Looking to learn more about what’s trending in education?!? Here’s a recap of this week’s news.
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New federal guidelines highlight civil rights of English language learners (The Washington Post)
There are about 5 million English-language learners in the United States, or about 9 percent of all public school students, and the number is increasing. So, too, are the number of civil rights complaints concerning English learners, according to the Education Department, while national test scores and other data show a persistent achievement gap between native English speakers and those learning English as a second language.
Finding the Right Fit for Ed-Tech in Early Years (Education Week)
“It behooves all of us to better understand how technology is being used, what is the content children are seeing on the screen, and how that is integrated into what they are supposed to be learning,” Ms. Guernsey said.
The software and app market, for example, has exploded in recent years. Digital math tools for young learners are evolving from quiz-based apps and games to digital environments that require children to solve real-life problems. Literacy tools are moving from online libraries to diagnostic programs that assess students’ reading levels and provide targeted lessons and materials. A growing number of apps and software programs aim to address young children’s “social-emotional” learning.
Obama Plan Would Help Many Go to Community College Free (The New York Times)
President Obama said Thursday that he would propose a government program to make community college tuition-free for millions of students, an ambitious plan that would expand educational opportunities across the United States.
The initiative, which the president plans to officially announce Friday at a Tennessee community college, aims to transform publicly financed higher education in an effort to address growing income inequality.
Silicon Valley Turns Its Eye to Education (The New York Times)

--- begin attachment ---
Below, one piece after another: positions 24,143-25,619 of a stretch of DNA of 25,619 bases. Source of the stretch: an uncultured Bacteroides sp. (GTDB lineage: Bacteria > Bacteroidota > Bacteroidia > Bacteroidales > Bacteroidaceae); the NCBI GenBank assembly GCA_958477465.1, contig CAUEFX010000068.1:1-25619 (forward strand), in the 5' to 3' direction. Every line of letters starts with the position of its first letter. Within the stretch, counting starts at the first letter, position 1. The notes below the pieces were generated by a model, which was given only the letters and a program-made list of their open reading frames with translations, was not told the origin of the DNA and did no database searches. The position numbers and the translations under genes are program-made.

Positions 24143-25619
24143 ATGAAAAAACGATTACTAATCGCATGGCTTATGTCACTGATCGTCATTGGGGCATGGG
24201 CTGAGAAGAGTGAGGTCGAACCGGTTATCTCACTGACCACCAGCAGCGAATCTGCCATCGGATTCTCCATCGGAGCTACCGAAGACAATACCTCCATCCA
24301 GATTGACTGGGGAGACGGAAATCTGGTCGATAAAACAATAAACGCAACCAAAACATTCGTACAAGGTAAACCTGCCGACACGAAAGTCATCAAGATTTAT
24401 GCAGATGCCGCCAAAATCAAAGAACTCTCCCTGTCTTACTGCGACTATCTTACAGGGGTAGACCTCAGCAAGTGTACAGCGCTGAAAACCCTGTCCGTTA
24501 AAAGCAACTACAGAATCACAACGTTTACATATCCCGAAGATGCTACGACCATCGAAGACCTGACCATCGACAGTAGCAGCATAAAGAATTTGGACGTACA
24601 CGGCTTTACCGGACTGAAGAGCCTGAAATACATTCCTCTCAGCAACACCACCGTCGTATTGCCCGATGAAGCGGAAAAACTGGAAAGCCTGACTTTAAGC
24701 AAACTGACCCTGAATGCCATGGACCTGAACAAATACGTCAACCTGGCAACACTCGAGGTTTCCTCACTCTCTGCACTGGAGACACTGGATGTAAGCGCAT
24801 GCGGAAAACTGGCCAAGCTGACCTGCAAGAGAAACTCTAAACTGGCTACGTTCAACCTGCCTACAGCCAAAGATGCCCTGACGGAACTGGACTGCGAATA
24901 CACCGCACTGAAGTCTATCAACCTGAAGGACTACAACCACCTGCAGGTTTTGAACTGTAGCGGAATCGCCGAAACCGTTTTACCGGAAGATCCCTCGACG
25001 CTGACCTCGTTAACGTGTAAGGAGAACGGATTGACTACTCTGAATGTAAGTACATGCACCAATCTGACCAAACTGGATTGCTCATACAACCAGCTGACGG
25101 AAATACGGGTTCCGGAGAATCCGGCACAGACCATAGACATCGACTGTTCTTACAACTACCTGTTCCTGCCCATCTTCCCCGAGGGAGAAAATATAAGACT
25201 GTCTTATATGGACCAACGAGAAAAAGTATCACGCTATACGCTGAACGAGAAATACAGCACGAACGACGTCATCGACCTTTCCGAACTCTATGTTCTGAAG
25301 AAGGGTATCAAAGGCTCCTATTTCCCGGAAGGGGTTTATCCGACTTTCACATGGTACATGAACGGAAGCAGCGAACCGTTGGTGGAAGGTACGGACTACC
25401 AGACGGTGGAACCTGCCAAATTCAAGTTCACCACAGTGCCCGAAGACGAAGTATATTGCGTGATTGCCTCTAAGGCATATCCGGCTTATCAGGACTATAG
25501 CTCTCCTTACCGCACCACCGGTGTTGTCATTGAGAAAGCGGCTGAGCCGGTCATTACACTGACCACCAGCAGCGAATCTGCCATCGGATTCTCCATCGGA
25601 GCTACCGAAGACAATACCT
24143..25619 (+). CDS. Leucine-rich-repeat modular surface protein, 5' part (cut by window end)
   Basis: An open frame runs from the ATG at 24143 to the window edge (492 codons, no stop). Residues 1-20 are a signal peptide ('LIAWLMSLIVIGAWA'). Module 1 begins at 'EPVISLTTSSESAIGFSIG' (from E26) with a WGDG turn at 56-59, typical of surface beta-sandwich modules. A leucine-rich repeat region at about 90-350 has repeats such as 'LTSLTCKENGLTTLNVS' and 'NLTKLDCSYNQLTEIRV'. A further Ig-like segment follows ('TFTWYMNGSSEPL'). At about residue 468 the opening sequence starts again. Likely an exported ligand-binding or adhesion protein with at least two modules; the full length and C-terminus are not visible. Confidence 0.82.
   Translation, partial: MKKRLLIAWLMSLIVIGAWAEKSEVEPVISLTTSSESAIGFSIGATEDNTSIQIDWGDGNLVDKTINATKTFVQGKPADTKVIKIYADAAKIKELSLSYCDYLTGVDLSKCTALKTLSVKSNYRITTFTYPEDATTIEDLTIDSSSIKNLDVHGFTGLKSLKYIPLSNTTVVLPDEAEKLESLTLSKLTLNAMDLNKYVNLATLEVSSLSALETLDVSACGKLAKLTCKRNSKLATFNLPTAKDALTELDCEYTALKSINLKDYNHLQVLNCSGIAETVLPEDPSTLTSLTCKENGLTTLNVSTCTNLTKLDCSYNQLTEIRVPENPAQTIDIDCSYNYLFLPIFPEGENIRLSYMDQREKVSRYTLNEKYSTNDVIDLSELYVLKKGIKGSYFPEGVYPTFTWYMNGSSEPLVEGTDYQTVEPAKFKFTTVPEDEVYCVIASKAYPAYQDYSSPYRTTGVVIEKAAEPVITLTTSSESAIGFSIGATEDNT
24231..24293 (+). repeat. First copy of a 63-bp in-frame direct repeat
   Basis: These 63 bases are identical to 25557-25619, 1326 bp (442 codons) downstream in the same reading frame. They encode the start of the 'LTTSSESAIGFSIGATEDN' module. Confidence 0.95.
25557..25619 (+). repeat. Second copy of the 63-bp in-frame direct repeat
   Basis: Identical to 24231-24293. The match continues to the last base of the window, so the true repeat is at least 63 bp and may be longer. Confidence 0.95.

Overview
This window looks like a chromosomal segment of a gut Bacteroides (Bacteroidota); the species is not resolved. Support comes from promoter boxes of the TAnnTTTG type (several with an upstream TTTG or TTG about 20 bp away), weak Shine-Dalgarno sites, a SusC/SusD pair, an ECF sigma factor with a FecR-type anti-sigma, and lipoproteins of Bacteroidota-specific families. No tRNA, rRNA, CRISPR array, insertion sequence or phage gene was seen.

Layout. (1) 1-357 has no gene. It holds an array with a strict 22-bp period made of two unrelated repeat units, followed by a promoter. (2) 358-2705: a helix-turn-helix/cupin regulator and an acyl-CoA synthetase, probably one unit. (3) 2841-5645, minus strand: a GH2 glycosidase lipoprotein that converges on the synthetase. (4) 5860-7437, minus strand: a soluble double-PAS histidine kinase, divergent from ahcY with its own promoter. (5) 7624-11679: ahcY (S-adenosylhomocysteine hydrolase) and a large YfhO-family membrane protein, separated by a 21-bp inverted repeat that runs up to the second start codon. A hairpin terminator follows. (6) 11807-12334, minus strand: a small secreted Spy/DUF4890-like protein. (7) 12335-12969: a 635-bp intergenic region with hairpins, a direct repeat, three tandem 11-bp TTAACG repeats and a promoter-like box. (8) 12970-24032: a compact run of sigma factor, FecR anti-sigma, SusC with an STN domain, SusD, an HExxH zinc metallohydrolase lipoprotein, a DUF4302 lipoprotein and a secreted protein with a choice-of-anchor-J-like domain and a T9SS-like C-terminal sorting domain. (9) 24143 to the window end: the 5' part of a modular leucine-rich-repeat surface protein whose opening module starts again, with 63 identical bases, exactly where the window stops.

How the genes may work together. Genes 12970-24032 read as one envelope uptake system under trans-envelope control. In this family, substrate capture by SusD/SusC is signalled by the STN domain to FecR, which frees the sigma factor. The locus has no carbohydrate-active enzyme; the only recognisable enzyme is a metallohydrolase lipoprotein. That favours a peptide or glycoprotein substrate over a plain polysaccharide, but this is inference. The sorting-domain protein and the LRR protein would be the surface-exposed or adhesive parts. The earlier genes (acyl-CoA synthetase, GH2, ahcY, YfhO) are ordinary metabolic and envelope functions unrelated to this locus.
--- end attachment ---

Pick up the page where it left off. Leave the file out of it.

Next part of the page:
The education technology business is chock-full of fledgling companies whose innovative ideas have not yet proved effective — or profitable. But that is not slowing investors, who are pouring money into ventures as diverse as free classroom-management apps for teachers and foreign language lessons for adult learners.
5 math achievement takeaways from Discovery expert panel (Education Dive)
On hand were Google Chief Innovation Evangelist Michele Weslander Quaid, McDaniel College Professor of Education and Common Core co-author Dr. Francis “Skip” Fennell, U.S. Assistant Secretary of Labor for Employment and Training Portia Wu, Mooresville (NC) Graded School District Superintendent Dr. Mark Edwards, and actress and best-selling author Danica McKellar.
Here are five key takeaways:
Districts must be “determined, resilient, and focused”
Students shouldn’t be told they won’t use certain math in the “real world”
Educators must feel like it’s safe to try new approaches
Effectively teaching math is critical for the jobs of the future
The math achievement gap with female and minority students is critical
The classroom of the future probably won’t be led by a robot with arms and legs, but it may be guided by a digital brain. It may look like this: one room, about the size of a basketball court; more than 100 students, all plugged into a laptop; and 15 teachers and teaching assistants.